Father argues that the district court erred by finding that the county made reasonable efforts to reunify the family. Specifically, he contends that the county made inconsistent efforts, delayed updating father's case plan, and should have offered a parenting capacity examination sooner. He also asserts that the pandemic detracted from the reasonableness of the county's efforts.
We begin our analysis of these claims with the definition of “reasonable efforts.” When reasonable efforts are required, the district court must consider whether the services offered were:
(1) relevant to the safety and protection of the child;
(2) adequate to meet the needs of the child and family;
(3) culturally appropriate;
(4) available and accessible;
(5) consistent and timely; and
(6) realistic under the circumstances.
Minn. Stat. § 260.012(h) (2020). The district court must also consider how long the county was involved and the quality of its efforts. In re Welfare of Child of A.M.C., 920 N.W.2d 648, 655 (Minn. App. 2018). But what constitutes “reasonable efforts” depends on the facts of each case. Id. at 657. Again, we review that factual determination for clear error. S.E.P., 744 N.W.2d at 386-87 (indicating that we review the district court's finding whether the county made reasonable efforts for clear error).6
Here, the district court found that the county's efforts included “case management services, gas vouchers, parenting classes, a parenting assessment, Rule 25 assessments, outpatient treatment, individual therapy, random testing, supervised and unsupervised visits, foster care payments, medical assistance and WIC services.” It ultimately found these services reasonable.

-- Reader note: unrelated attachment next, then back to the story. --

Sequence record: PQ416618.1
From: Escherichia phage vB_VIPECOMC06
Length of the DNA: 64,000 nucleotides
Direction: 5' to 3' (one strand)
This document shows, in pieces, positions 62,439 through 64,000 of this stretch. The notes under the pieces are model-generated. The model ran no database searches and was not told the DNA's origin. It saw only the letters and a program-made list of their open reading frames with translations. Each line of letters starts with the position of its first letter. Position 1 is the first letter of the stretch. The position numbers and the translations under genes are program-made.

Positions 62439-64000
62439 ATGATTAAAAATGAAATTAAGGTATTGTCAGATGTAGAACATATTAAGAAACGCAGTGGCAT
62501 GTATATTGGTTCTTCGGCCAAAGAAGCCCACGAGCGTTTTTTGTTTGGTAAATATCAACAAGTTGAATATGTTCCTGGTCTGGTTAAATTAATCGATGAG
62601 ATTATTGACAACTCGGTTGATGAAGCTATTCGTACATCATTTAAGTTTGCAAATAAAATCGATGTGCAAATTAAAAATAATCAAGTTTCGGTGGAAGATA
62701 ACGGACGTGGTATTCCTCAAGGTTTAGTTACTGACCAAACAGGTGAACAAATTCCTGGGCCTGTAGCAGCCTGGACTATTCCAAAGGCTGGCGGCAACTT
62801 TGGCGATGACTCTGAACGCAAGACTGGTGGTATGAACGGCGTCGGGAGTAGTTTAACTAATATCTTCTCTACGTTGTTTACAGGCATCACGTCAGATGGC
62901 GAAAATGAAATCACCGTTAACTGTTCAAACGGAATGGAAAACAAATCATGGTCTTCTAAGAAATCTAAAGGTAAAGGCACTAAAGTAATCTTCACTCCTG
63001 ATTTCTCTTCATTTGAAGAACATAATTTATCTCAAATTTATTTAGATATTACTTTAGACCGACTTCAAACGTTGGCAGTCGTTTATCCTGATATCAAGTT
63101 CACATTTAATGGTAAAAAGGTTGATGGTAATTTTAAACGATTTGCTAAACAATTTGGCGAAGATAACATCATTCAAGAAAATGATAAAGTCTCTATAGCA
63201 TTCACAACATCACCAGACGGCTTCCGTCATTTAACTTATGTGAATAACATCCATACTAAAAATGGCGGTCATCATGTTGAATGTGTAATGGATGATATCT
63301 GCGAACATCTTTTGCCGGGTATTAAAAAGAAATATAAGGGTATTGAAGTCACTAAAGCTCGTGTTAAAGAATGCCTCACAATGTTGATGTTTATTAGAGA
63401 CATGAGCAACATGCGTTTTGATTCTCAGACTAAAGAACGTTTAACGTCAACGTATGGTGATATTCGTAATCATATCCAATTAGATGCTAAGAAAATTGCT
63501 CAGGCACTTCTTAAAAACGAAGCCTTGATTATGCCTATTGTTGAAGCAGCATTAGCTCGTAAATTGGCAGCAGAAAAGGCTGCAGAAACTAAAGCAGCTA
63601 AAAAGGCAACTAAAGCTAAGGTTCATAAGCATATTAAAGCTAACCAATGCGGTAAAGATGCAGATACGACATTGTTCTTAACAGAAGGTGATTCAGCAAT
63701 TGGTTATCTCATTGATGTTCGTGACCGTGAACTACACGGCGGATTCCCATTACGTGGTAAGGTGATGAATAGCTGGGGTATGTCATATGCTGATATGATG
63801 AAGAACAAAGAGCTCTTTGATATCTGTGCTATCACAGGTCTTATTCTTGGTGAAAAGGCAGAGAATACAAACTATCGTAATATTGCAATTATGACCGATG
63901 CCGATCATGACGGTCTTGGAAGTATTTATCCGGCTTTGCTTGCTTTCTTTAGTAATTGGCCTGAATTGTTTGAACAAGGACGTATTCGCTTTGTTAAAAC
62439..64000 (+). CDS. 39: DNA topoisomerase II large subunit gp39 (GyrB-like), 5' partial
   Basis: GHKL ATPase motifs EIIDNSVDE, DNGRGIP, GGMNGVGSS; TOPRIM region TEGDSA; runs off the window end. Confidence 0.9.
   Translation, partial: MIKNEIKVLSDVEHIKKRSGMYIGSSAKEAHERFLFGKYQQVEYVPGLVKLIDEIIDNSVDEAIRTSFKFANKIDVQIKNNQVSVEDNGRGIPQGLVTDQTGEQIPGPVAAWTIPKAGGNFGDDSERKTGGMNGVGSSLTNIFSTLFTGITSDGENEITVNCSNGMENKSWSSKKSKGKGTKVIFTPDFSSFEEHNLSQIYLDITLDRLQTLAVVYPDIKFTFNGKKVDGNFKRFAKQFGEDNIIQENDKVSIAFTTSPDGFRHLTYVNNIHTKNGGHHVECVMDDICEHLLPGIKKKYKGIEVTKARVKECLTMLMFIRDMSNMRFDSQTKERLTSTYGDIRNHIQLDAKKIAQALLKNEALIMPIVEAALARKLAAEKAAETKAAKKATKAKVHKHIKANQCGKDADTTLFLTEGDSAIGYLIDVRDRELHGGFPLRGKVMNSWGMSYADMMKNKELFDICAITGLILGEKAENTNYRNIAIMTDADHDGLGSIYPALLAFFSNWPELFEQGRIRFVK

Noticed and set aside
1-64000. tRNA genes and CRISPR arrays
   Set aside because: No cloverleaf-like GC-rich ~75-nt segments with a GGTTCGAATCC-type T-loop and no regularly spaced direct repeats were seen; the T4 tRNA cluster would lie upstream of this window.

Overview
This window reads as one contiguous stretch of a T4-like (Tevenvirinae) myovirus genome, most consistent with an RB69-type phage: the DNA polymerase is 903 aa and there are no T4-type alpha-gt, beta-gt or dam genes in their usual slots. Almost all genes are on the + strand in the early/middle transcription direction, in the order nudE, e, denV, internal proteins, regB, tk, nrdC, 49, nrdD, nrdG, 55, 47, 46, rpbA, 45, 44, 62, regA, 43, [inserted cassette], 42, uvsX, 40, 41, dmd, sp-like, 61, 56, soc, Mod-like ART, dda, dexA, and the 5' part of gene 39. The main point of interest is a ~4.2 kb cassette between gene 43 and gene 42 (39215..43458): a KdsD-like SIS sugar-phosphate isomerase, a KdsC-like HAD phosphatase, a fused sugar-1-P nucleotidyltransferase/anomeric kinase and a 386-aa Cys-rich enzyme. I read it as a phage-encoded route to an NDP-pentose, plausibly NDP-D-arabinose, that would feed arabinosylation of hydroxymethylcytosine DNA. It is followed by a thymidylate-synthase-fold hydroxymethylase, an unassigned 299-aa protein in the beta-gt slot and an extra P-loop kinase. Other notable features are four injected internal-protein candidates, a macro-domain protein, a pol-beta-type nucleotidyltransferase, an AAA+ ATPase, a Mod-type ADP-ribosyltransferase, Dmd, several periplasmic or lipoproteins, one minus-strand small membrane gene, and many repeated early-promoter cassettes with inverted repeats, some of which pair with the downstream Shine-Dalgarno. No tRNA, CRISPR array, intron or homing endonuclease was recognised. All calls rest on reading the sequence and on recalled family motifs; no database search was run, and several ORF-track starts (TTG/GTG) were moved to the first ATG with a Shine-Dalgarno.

The record supports the district court's finding. The county created three case plans tailored to father's needs at various times throughout the proceedings. It provided drug testing services throughout its more-than-year-long work with father, facilitated chemical dependency treatment, and helped keep father accountable in treatment. The social workers throughout followed up with father regarding drug testing, even providing testing at times. With regard to visitation, the county helped set up visitation with C.S. It made referrals for parenting classes, a diagnostic assessment, and chemical-dependency assessments. And during the first portion of the pandemic, father was offered virtual chemical-dependency treatment and virtual visitation with C.S. to maintain services despite the pandemic. In May 2020, the county recommended that the district court extend the permanency timelines to give father more time to work towards reunification. And after father was discharged from chemical dependency treatment, the second social worker tried to work with him to resume treatment. The district court did not clearly err by finding that these efforts were reasonable.